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Indiana legislature considers rules for electric scooters

Posted at 5:09 PM, Jan 31, 2019

INDIANAPOLIS — After some confusion about the rules for riding electric scooters around cities in Indiana, the state legislature may be close to getting some answers.

Rep. Sean Eberhart, R-Shelbyville, introduced House Bill 1649 to get some of those answers down in the Indiana code.

The bill would clearly define the electric scooters, lay down a few rules about what the scooters need to be equipped with and name one specific place where they can be ridden.

Electric scooters would be defined as devices that

  • Weigh less than 100 pounds
  • Are designed to travel on no more than three wheels
  • Have handlebars and a floorboard that the rider stands on
  • Is powered by an electric motor that can power the device at no more than 20 mph
  • Are not motor-driven cycles, motor vehicle, or motorcycle.

“Whenever we have some type of new device like this, it’s helpful to get something into code that actually describes the device,” Eberhart said.

The bill also mandates a few safety features on each scooter. According to the bill, if anybody is riding outside in the dark, the scooters must have the following safety features:

  • A lamp on the front with a white light visible from at least five hundred feet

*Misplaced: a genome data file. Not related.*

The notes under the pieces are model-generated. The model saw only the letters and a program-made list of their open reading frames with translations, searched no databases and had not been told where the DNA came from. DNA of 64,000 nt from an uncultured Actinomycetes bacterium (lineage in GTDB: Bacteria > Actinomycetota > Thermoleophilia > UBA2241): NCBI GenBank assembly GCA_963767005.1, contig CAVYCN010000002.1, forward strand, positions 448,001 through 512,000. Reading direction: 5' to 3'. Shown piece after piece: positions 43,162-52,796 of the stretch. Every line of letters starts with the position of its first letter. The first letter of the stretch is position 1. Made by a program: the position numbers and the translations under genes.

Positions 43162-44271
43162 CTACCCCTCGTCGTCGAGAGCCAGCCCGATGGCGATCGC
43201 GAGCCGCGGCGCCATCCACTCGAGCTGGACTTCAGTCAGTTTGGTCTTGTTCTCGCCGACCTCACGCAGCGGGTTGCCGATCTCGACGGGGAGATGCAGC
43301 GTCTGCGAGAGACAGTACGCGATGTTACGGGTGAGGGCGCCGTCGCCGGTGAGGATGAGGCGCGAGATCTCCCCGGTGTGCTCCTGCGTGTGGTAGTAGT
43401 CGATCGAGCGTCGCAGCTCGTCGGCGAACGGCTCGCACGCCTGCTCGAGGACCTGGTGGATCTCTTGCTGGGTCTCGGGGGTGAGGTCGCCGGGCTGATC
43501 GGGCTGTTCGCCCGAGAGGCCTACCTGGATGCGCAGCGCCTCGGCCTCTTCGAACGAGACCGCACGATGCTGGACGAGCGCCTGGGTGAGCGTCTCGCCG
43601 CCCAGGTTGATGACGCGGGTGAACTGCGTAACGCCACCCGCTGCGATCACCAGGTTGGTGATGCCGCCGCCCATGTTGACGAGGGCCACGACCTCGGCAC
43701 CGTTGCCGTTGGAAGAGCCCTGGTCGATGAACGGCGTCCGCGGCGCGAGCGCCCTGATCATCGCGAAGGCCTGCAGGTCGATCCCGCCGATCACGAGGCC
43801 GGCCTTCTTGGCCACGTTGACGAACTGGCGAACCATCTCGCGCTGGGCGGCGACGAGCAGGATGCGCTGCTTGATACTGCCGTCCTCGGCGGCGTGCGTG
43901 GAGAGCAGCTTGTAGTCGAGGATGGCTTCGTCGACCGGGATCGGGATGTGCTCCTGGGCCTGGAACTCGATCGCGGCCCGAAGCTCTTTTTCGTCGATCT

• A lamp on the rear with a red light or a red reflector visible from at least five hundred feet
  • A brake.

A Lime spokeswoman released the following statement about Eberhart’s bill:

We appreciate the work of Rep. Eberhart and commend the committee for their commitment to transportation innovation in Indiana. At Lime, safety is our top priority. Our safety campaign, Respect the Ride, reflects a more than $3 million investment to help empower people to exhibit safe and responsible riding and parking behaviors. Lime is committed to responsible operations, and will be compliant with all applicable rules and regulations.

The bill is pretty vague when it comes to exactly where people can ride the scooters, unlike the current Indianapolis ordinance. The city's current ordinance states that riders cannot use the scooters in the public right-of-way, like sidewalks.

The bill would make sure scooters can be ridden in bike lanes. It would prohibit cities or towns from creating ordinances that stop people from riding in lanes specifically for bicycles. Currently, Indianapolis riders are allowed to use the scooters in bike lanes.

Indianapolis code also states that the scooters can't be parked in loading zones, bus stops, shelters or on ramps leading to sidewalks.

The bill unanimously passed the House committee on Roads and Transportation. It will move to the full House.

Eberhart said he doesn’t hope to see a lot of legislation in the future concerning the electric scooters.

“I don’t like to restrict,” Eberhart said. “Whenever we see this new type of technology or something new that comes to the market, we need to be careful about how we put additional restrictions in. I would just caution folks to not do that. My bill is very broad. … It still allows the locals or municipalities to step in and put some common-sense restrictions or requirements in.”

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